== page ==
Most of the time, this is actually a good thing. Left to itself, the reasoning mind tends to run to extremes; it’s because most human decisions obey the nonrational promptings of emotional patterns laid down in childhood that our lives have any continuity at all. This same process, averaged out over the millions who inhabit a nation, provides a sense of stability and identity essential to our collective life. Still, the emotions’ habit of projecting the past onto the blank screen of the future can become a ghastly liability when the future no longer resembles the past in some crucial sense.
That’s the situation we’re facing now. Between 1980 and 2005, political gimmickry and the reckless overproduction of the North Slope and North Sea oil fields crashed the price of oil to right around US$10 a barrel – corrected for inflation, the cheapest price in history. During that quarter century of unsustainable excess, energy was so cheap that the cost no longer mattered; it seemed to make perfect sense to live in rural Oregon and commute daily by jet to San Francisco or Seattle, or to arbitrage wage costs by manufacturing consumer goods for the American market in Third World sweatshops and shipping them halfway around the world to their customers, or to build internet server farms, thousands of them, each one drawing as much electricity from the grid as a medium-sized town.
That world of unlimited free energy is the world in which nearly all of us in the industrial world lived until very recently, and it’s the only world people who are under the age of 35 or so can remember at all. Thus it’s not surprising that when people are faced with the claim that the future will be very, very different, they tend to reject the notion out of hand, and if the only reasons they can find to justify that rejection are arguments from ignorance like the ones I cited above, then arguments from ignorance are what they’ll cite.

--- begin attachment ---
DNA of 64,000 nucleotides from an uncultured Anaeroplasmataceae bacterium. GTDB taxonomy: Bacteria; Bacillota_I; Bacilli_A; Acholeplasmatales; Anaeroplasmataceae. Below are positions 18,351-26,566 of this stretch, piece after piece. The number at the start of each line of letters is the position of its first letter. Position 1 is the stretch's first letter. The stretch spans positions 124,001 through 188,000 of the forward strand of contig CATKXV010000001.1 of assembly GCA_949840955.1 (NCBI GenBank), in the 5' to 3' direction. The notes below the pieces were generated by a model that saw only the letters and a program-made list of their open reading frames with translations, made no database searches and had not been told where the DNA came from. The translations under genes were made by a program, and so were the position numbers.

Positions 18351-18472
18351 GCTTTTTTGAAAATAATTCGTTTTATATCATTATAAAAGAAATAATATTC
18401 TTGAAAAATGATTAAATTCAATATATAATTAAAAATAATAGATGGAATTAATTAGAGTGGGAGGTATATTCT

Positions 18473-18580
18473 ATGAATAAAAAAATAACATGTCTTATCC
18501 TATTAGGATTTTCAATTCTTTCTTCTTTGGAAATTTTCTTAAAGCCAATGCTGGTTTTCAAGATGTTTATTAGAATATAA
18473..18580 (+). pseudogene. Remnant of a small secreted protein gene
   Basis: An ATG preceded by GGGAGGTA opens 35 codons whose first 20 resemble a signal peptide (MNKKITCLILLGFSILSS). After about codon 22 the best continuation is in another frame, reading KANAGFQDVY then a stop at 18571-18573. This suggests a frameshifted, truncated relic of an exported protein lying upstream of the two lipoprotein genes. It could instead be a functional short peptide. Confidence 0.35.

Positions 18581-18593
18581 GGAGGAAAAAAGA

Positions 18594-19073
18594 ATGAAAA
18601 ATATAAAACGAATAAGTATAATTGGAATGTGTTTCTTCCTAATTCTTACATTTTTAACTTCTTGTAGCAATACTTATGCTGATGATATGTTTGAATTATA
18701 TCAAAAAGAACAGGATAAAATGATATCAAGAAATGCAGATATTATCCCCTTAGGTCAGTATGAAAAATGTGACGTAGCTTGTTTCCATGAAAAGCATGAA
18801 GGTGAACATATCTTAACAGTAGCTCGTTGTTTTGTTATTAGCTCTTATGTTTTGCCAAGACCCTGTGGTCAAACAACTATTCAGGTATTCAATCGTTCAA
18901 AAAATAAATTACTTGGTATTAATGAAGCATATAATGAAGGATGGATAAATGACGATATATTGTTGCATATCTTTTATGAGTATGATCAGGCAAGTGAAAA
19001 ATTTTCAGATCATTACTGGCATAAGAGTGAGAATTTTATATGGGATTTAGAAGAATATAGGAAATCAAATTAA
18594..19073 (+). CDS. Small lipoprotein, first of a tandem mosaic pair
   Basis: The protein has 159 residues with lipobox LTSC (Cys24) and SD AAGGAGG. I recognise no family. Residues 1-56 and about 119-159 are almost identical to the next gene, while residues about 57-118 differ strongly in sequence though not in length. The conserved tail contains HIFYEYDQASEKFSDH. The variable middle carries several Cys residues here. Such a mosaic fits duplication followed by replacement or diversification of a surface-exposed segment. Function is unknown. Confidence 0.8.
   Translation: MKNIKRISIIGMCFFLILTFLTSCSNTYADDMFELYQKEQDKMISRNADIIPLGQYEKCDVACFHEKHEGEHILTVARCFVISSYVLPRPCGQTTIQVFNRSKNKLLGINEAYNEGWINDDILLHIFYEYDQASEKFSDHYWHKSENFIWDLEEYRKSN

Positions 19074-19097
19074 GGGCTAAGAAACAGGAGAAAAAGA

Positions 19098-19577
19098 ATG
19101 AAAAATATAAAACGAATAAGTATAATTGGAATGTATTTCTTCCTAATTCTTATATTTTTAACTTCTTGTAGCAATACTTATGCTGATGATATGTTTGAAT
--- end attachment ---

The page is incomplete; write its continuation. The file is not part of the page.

The problem is that at this point we don’t have time to wait for hypothetical solutions to show up and save us. The Hirsch Report pointed out in 2005 that, to avoid severe economic disruption, any effective response to peak oil had to get started at least twenty years before the beginning of petroleum production declines. Any less than that, and the result is damage to the economy; the shorter the lead time, the worse the damage, and waiting until production declines actually begin is a recipe for crippling economic impacts that could make it impossible to respond to the crisis effectively at all.
This is dire news, because we no longer have the twenty years Hirsch specified; we most likely have only two years left. By most calculations, in fact, conventional petroleum production actually peaked the same year the Hirsch Report was published; apparent increases since then have happened because biofuels, tar sand extractives, and other alternative fuels that require high energy inputs have been lumped together with conventional oil; and the best estimates suggest that even with the alternatives factored in, production will face serious declines beginning around 2010. That gives us desperately little time to respond, and no time to spare for arguments that insist some unknown phenomenon will pop out of the woodwork just in time.
There are times late at night when I find myself wondering if similar reasonings could have been heard in the Yucatan lowlands as the Terminal Classic period of Mayan history arrived. and the paired jaws of declining soil fertility and catastrophic drought clamped around the throat of Lowland Maya civilization. There were plenty of potential responses as the corn harvests began to fail, centering on a transition from corn culture to less valued foods such as ramon nuts, but ideological factors made such a transition difficult for the ahauob, “divine lords” of the Maya city-states, to contemplate; abundant corn harvests filled the same role in their culture as abundant fossil fuel supplies have in ours.
Thus, instead of facing the crisis, the ahauob responded by hoping that something would provide them with a way out of it. Some of them, anticipating America’s recent neoconservative movement, went to war with other city-states to seize their corn supplies, while others offered up human sacrifices and built ever more grandiose temples in the hopes that the gods would take the crisis away. None of this helped, and much of it probably made the situation worse; one way or another, the result was a “rolling collapse” that, over a century and a half, turned the thriving Maya cities of the lowlands to crumbling, overgrown ruins inhabited by a scattering of survivors.
The idea that the cities of contemporary North America could meet the same fate is quite literally unthinkable to most people today, but then the Maya, the Romans, and the people of other collapsed civilizations all probably found their historical destiny just as unthinkable before it happened. There may be little reason to hope that anything like a majority can be helped to think the unthinkable in time to make a difference, but the effort seems worth making, and challenging the sort of arguments from ignorance I’ve described above might be a good first step.